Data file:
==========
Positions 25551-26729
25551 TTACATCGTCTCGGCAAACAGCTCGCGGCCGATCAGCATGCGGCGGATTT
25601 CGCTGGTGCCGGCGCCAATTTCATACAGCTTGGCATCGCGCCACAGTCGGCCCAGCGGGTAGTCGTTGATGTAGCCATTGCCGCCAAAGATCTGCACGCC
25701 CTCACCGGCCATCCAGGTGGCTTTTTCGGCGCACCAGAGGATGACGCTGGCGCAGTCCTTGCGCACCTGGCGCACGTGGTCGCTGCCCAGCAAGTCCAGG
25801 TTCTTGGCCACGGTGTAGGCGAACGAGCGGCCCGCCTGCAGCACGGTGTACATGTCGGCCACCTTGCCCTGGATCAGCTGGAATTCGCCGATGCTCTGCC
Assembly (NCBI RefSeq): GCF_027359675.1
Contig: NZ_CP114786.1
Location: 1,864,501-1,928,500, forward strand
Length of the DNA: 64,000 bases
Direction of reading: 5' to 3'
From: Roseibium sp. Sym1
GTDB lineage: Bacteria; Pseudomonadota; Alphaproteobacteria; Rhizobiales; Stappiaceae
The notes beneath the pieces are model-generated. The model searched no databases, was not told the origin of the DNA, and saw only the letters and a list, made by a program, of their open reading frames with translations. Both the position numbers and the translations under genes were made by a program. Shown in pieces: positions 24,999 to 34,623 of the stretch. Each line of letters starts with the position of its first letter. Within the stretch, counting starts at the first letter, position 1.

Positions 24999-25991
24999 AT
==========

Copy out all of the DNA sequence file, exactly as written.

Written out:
Positions 25551-26729
25551 TTACATCGTCTCGGCAAACAGCTCGCGGCCGATCAGCATGCGGCGGATTT
25601 CGCTGGTGCCGGCGCCAATTTCATACAGCTTGGCATCGCGCCACAGTCGGCCCAGCGGGTAGTCGTTGATGTAGCCATTGCCGCCAAAGATCTGCACGCC
25701 CTCACCGGCCATCCAGGTGGCTTTTTCGGCGCACCAGAGGATGACGCTGGCGCAGTCCTTGCGCACCTGGCGCACGTGGTCGCTGCCCAGCAAGTCCAGG
25801 TTCTTGGCCACGGTGTAGGCGAACGAGCGGCCCGCCTGCAGCACGGTGTACATGTCGGCCACCTTGCCCTGGATCAGCTGGAATTCGCCGATGCTCTGCC
Assembly (NCBI RefSeq): GCF_027359675.1
Contig: NZ_CP114786.1
Location: 1,864,501-1,928,500, forward strand
Length of the DNA: 64,000 bases
Direction of reading: 5' to 3'
From: Roseibium sp. Sym1
GTDB lineage: Bacteria; Pseudomonadota; Alphaproteobacteria; Rhizobiales; Stappiaceae
The notes beneath the pieces are model-generated. The model searched no databases, was not told the origin of the DNA, and saw only the letters and a list, made by a program, of their open reading frames with translations. Both the position numbers and the translations under genes were made by a program. Shown in pieces: positions 24,999 to 34,623 of the stretch. Each line of letters starts with the position of its first letter. Within the stretch, counting starts at the first letter, position 1.

Positions 24999-25991
24999 AT